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A recent case-based continuing medical education
symposium focused on a spectrum of inflammatory
disorders that can compromise the success of cataract and
laser vision correction surgery. This continuing medical
education monograph includes the cases presented and
highlights from the faculty’s discussions covering the
diagnosis, treatment, and prevention of various
inflammatory disorders. We hope the information it
contains will be helpful to clinicians as they strive to
minimize surgical complications and optimize outcomes
for their patients.
—Richard L. Lindstrom, MD
Case 1: Cystoid Macular
—Richard L. Lindstrom, MD
A 73-year-old male presents with a chief complaint of decreased
visual acuity and vision difficulty while driving and reading. He
has an 18-year history of diabetes that is controlled with oral
medication. Best corrected visual acuity (BCVA) is 20/60 OU,
and ophthalmic examination shows bilateral 3+ nuclear sclerotic
cataracts and 1+ background diabetic retinopathy.
The patient undergoes uneventful cataract surgery and is
prescribed a topical fluoroquinolone for 2 weeks plus
prednisolone acetate 1% 4 times a day for 2 weeks, then
prednisolone acetate 1% twice a day until gone. BCVA improves
initially to 20/25, but at 1 month postoperatively, the patient
presents with BCVA of 20/40 and reports he ran out of his
medication 1 week earlier. Central foveal thickness on optical
coherence tomography (OCT) is 543 microns (Figure 1).
Figure 1. Case 1: Optical coherence tomography image with readily apparent
Photo courtesy of Richard L. Lindstrom, MD
Dr Lindstrom: Is fluorescein angiography needed to diagnose
cystoid macular edema (CME) in this patient?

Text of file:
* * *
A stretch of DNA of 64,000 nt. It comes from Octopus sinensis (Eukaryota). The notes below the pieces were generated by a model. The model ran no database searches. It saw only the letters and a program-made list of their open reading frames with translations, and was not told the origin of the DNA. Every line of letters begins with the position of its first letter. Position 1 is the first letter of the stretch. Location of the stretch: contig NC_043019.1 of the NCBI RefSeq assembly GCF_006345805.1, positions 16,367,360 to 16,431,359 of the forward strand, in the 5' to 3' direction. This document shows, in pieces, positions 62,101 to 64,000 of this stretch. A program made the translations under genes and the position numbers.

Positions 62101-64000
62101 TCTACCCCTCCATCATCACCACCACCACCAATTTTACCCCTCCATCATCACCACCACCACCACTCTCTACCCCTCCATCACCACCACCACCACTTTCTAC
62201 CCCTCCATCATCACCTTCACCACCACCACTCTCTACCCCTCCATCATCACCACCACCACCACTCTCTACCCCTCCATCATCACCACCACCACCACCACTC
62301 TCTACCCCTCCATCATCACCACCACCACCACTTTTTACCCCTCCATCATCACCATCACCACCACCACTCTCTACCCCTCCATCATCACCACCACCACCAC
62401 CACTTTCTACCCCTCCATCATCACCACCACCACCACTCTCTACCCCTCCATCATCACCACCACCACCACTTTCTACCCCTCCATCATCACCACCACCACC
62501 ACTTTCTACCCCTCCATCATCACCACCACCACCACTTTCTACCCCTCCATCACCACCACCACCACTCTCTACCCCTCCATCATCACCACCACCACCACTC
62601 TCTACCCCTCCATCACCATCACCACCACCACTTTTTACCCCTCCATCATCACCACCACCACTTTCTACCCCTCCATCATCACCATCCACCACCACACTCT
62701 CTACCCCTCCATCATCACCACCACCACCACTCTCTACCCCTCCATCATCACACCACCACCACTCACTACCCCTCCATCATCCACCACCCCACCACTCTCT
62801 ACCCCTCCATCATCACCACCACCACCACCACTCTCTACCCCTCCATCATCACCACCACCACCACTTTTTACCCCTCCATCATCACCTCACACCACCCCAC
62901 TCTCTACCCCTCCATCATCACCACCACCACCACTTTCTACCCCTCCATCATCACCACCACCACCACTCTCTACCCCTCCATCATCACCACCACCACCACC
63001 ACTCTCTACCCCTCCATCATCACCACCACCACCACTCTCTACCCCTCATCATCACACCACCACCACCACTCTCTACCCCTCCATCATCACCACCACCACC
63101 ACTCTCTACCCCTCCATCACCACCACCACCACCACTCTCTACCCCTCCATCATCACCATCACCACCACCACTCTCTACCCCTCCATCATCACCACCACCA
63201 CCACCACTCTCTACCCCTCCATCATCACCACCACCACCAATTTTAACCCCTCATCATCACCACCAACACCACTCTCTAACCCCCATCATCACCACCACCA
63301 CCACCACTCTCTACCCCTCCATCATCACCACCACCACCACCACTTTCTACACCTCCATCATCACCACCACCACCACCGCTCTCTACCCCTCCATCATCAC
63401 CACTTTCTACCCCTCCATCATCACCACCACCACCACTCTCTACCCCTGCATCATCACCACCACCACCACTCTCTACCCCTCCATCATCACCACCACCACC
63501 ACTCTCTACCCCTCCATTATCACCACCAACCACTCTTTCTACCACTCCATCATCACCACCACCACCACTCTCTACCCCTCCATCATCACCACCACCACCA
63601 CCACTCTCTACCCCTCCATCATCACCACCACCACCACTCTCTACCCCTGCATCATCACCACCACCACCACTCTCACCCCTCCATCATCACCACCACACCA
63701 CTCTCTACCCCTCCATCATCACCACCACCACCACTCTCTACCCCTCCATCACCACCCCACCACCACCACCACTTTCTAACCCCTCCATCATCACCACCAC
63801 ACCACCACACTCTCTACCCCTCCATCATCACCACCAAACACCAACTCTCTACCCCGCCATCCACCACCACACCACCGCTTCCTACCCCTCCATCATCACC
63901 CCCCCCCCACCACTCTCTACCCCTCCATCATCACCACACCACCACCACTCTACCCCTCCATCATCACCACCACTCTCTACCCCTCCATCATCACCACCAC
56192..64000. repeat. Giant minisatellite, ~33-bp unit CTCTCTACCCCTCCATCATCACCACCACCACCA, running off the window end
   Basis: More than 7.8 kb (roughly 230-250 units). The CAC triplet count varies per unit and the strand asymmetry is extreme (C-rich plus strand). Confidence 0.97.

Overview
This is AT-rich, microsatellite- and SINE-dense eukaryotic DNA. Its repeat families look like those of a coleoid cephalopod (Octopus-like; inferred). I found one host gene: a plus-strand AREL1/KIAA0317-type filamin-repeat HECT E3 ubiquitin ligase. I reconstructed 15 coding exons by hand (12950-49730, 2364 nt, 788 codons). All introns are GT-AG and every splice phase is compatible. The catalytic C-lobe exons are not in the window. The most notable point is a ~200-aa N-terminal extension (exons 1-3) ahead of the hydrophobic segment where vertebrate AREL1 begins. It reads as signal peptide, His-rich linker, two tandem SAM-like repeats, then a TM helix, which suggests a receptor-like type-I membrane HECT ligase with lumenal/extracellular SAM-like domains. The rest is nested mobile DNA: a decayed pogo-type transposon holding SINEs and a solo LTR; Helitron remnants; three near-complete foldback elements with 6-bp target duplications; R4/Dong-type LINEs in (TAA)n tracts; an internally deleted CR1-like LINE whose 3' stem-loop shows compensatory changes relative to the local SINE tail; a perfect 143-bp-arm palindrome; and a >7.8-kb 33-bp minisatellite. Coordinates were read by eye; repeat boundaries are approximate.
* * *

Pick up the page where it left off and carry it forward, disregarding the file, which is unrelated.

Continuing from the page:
Dr Lane: The risk of postcataract surgery CME is increased in
patients with diabetes. So, in this case, the patient’s history and
OCT seem sufficient for diagnosing CME.
Dr Lindstrom: What about the differential diagnosis? Is there
anything that might have been missed preoperatively?
This continuing medical education activity is copyrighted to MedEdicus LLC ©2013.
All rights reserved.
Dr O’Brien: Surgeons should maintain suspicion for subtle
vitreomacular interface abnormalities, including epiretinal
membrane and vitreomacular traction, in patients with diabetes.
Since the cataract can obscure visualization, it is useful to
perform OCT prior to surgery.
Dr Lindstrom: This patient may have had edema from
diabetic macular edema or possibly an epiretinal membrane
preoperatively. Possible causes for decreased or blurry vision
after cataract surgery include ocular surface disease, regular and
irregular astigmatism, and age-related macular degeneration.
Since this patient ran out of his steroid early, postcataract
surgery CME was diagnosed and treated as such.
Do you modify your medication regimen for cataract surgery
patients at high risk for CME?